Despite the large numbers of prisoners, there was not a single successful escape from Britain itself.

There were, however, several escape attempts. The biggest of these occurred in December 1944 at Camp 112, Doonfoot in Ayrshire, when 97 Italians escaped through a tunnel. All were quickly recaptured.

In March 1945, 67 Germans escaped from Camp 11 at Island Farm, Bridgend, but again were quickly recaptured.

The most spectacular plan had to be that hatched by German prisoners in December 1944 at Le Marchant (Camp 23, Devizes, Wilts) and Lodge Moor (Camp 17, Sheffield, Yorkshire) Camps. Hard-core Nazis at both camps planned to break out, arm themselves and march on London in an attempt to support the Ardennes offensive. In the event, the Allies learned of the plan, and thwarted it by stationing paratroops armed with automatic weapons at highly-visible locations around the camps.

There was one outstanding escape from an Allied POW camp in Canada, - this was after an incredible escape adventure in Britain.

How many of you remember the movie they made, called "The One That Got Away"? It starred Hardy Kruger as Oberlt. Franz von Werra

On 5 September 1940, during the Battle of Britain, von Werra's Me l09 was shot down over Kent in combat with Spitfires of 41 Squadron. He successfully crash-landed in a field, was captured by the unarmed cook of a nearby army unit and eventually sent to the London District Prisoner of War Cage. He was interrogated for two weeks and four days and eventually taken to POW Camp No.1, at Grizedale Hall in the Lake District, Cumbria.

On 7 October von Werra tried to escape for the first time during a daytime walk outside the camp. He had arranged the cooperation of other prisoners in the group, At a regular stop, and while a fruit cart provided a diversion and other German prisoners covered for him, von Werra slipped over a brick wall into a meadow.

When von Werra's escape was discovered, the army alerted the local farmers and the Home Guard. On 10 October two Home Guard soldiers captured him from a hoggarth (a small, stone, farmyard building) but he escaped again. On 12 October a search party re-captured him when he was trying to hide underwater. Von Werra was sentenceu to 21 days of solitary confinement for trying to escape but on 3 November was transferred to Camp 13 in Swanwick, Derbyshire.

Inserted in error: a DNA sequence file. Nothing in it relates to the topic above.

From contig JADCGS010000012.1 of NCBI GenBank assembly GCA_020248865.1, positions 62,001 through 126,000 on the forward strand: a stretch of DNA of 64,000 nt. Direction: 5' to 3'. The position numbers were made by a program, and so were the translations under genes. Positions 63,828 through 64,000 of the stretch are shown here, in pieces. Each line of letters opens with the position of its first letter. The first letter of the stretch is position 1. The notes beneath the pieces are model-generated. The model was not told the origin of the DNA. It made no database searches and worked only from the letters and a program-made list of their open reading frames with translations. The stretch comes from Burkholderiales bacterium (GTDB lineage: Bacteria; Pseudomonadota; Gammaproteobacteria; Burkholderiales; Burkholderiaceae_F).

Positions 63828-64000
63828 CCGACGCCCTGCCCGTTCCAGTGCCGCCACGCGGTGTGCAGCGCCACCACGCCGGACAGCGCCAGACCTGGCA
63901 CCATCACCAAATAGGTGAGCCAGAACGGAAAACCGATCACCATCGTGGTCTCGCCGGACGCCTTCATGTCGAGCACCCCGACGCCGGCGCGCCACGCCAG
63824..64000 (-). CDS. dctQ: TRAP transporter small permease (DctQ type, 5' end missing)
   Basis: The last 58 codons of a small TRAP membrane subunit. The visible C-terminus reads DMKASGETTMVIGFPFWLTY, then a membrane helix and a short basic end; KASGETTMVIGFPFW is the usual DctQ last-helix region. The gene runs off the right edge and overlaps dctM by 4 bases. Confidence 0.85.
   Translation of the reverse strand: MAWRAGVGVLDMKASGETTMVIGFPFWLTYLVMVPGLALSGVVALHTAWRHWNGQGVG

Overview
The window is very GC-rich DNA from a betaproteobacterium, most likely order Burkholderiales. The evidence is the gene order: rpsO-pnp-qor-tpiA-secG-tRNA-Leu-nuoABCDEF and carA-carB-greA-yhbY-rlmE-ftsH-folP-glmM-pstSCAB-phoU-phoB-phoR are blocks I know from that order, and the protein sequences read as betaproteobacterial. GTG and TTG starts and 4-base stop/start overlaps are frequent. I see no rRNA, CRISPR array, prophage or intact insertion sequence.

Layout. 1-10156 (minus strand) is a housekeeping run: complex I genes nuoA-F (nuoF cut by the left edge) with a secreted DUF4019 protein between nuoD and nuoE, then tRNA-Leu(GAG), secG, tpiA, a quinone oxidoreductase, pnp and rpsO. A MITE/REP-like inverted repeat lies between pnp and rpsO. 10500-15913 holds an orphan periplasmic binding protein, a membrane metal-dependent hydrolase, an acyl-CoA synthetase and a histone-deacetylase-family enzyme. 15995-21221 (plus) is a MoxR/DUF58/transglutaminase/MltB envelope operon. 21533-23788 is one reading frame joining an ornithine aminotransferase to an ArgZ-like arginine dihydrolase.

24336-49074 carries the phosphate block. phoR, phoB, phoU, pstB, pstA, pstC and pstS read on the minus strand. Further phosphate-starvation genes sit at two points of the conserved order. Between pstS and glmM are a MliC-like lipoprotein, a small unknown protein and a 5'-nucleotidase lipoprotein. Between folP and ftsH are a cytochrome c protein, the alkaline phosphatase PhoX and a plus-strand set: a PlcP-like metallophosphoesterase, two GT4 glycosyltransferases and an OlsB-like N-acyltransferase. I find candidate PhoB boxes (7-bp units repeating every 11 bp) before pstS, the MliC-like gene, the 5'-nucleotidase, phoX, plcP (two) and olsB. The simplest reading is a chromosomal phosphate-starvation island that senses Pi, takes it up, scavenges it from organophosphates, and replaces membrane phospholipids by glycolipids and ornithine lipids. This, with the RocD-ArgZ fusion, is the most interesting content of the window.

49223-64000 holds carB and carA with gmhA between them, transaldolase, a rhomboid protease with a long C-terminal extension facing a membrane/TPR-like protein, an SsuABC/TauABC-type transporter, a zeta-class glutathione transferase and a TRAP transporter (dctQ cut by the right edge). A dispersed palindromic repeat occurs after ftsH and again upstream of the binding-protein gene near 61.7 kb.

In Camp No 13, also known as the Hayes camp, von Werra joined a group calling themselves Swanwick Excavations,Inc. (Swanwick Tiefbau A. G.), who were planning to dig an escape tunnel. They worked in the tunnel for a month until it was completed on 17 December 1940. The camp forgers had equipped them with money and forged identity papers. On 20 December von Werra and four others slipped out of the tunnel under the cover of anti-aircraft fire and the singing of the camp choir. The others were recaptured only a few days later.

Von Werra decided to go it alone. He had taken along his flying suit and decided to masquerade as Captain Van Lott, a Dutch RAF pilot. He spoke to a friendly locomotive driver and claimed that he was a downed bomber pilot trying to reach his unit, and asked to be taken to the nearest RAF base.

In Codnor Park Station, a local clerk treated him with suspicion but eventually agreed to arrange his transport to the RAF aerodrome at Hucknall, near Nottingham. The police also questioned him but von Werra convinced them he was harmless. At Hucknall, a Squadron Leader Boniface asked for his credentials and he claimed to be based at Dyce near Aberdeen. While Boniface was confirming this, von Werra excused himself and ran to the nearest hangar, trying to tell a mechanic that he was cleared for a test flight. Boniface arrived in time to arrest him at gunpoint. He was sent back to Hayes and put under armed guard.

In January 1941 von Werra was sent to Canada alongside many other German prisoners of war. His group was to be taken to a camp on the north shore of Lake Superior, Ontario, so von Werra began to plan his escape to the United States, which was still neutral at the time. On 21 January while on a prison train that had departed Montreal, he jumped out of a window, again with the help of other prisoners, and ended up near Smiths Falls, 30 miles from the St. Lawrence River. Seven other prisoners tried to escape from the same train but were soon recaptured. Von Werra's absence was not noticed until the next afternoon.